Opposition ‘pays witness’ to appear atZTE investigation

PHILIPPINE NEWS SERVICE –A LAKAS congressman yesterday said an opposition politician has paid a “bogus witness” P5 million to testify that President Gloria Macapagal Arroyo ordered the government’s contract with ZTE Corp. of China padded.

Bacolod City Rep. Monico Puentevella said the paid witness, with the initials “D.M.,” would testify before the Senate when it resumed its inquiry on the $329-million national broadband network deal that the Palace had ordered scrubbed.

Puentevella said reliable sources told him the witness would allege that Mrs. Arroyo ordered the contract jacked up from $262 million to $329 million, and implicate Mrs. Arroyo in the same way that Jose de Venecia III sought to link her husband.

“This is a grand conspiracy whose progeny can be easily traced by just looking at those pulling this guy’s strings. One’s a member of the midnight cabinet, while another is a vital cog in the office of one very outspoken Metro Manila mayor,” Puentevella said.

In reality, he said, the project cost rose to reflect the wider broadband coverage that the government required.

Puentevella said the witness, “a lowly employee of ZTE,” would be hardpressed to show he had personal knowledge of the President’s order.

Opposition Senator Panfilo Lacson confirmed that a former consultant of ZTE had been approaching opposition leaders and peddling information on the deal in exchange for money.

Lacson, speaking at the Quijano de Manila forum in Malate, Manila, said he did not bite.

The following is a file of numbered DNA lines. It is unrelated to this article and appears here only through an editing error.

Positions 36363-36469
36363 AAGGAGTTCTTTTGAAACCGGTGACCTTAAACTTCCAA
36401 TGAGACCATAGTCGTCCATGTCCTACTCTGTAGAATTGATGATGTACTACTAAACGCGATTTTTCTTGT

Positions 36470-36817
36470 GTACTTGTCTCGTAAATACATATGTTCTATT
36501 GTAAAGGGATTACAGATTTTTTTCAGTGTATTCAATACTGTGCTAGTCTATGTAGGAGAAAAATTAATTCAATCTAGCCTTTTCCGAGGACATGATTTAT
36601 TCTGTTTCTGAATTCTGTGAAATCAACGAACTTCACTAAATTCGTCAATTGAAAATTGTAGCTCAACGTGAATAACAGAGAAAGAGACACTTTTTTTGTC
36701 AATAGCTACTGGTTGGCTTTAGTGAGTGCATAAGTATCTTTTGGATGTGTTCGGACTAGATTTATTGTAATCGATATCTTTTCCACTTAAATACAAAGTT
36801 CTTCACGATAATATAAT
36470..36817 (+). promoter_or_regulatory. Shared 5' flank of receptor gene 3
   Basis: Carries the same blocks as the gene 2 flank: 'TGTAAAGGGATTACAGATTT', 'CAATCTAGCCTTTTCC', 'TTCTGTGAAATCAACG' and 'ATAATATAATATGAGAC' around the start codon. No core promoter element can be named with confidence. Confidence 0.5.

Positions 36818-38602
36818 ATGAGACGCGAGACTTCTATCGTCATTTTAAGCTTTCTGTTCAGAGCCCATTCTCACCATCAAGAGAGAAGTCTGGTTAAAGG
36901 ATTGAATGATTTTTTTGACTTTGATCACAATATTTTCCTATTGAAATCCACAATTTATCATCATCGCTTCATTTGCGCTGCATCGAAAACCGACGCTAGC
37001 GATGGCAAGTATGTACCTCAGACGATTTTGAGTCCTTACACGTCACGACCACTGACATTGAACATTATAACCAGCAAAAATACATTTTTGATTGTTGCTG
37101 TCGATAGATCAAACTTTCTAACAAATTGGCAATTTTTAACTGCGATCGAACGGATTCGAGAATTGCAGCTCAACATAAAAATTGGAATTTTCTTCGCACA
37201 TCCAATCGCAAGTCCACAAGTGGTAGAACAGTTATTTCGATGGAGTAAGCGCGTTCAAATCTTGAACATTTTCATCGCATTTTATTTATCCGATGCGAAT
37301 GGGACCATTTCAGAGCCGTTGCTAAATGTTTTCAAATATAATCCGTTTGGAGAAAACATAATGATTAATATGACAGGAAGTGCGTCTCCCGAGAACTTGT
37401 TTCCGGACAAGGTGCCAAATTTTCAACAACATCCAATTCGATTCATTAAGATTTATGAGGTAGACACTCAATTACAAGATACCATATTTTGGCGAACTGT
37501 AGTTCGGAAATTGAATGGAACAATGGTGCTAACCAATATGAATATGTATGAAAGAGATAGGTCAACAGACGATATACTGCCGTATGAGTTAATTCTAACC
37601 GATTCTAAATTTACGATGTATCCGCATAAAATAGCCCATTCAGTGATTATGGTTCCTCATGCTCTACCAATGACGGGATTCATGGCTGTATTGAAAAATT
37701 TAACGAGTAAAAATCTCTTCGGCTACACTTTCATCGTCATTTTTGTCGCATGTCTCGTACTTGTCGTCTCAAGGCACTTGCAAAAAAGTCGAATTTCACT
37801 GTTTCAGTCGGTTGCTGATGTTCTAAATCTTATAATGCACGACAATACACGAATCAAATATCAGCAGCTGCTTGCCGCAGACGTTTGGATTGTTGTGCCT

“For a volunteer witness to be asking money from whoever, it looks like he cannot present any credible testimony,” he said.

Senator Alan Peter Cayetano, chairman of the Blue Ribbon committee, said he had not been approached by the witness. He also denied reports that he had been offered $1 million to go easy on the ZTE investigation.

Puentevella did not name the opposition politician or the witness.

He described the opposition member as someone who was known for producing witnesses during congressional hearings.

On several occasions, he said, the opposition lawmaker had earned the ire of his colleagues in the House by trying to lead the witnesses he produced.

Puentevella said the witness was a “colorful character who had several brushes with the law” and was a former official of the Telepono sa Barangay project during the time of deposed President Joseph Estrada.

He said the witness and his other handler, a member of the so-called Erap midnight cabinet, were investigated by the Senate in 2001 for allegedly masterminding the Philippine Communications Clearinghouse Inc. scam.

Before that, the witness was fired from the Department of Transportation and Communications for signing documents that were not under his responsibility.

Later, he was fired from ZTE for allegedly leaking technical details of the ZTE proposal to Amsterdam Holdings Inc., a company owned by the son of Speaker Jose de Venecia Jr.

“Those behind this bogus witness used the lull in the Senate hearing to figure out how to sell his implausible story against the President,” Puentevella said.

Malacañang said it would ask the Supreme Court to stop the Senate from investigating the canceled ZTE deal.

Presidential Spokesman Ignacio Bunye said this meant no Cabinet member subpoenaed by the Senate would appear before the hearings.

But he declined to comment on the surprise witness.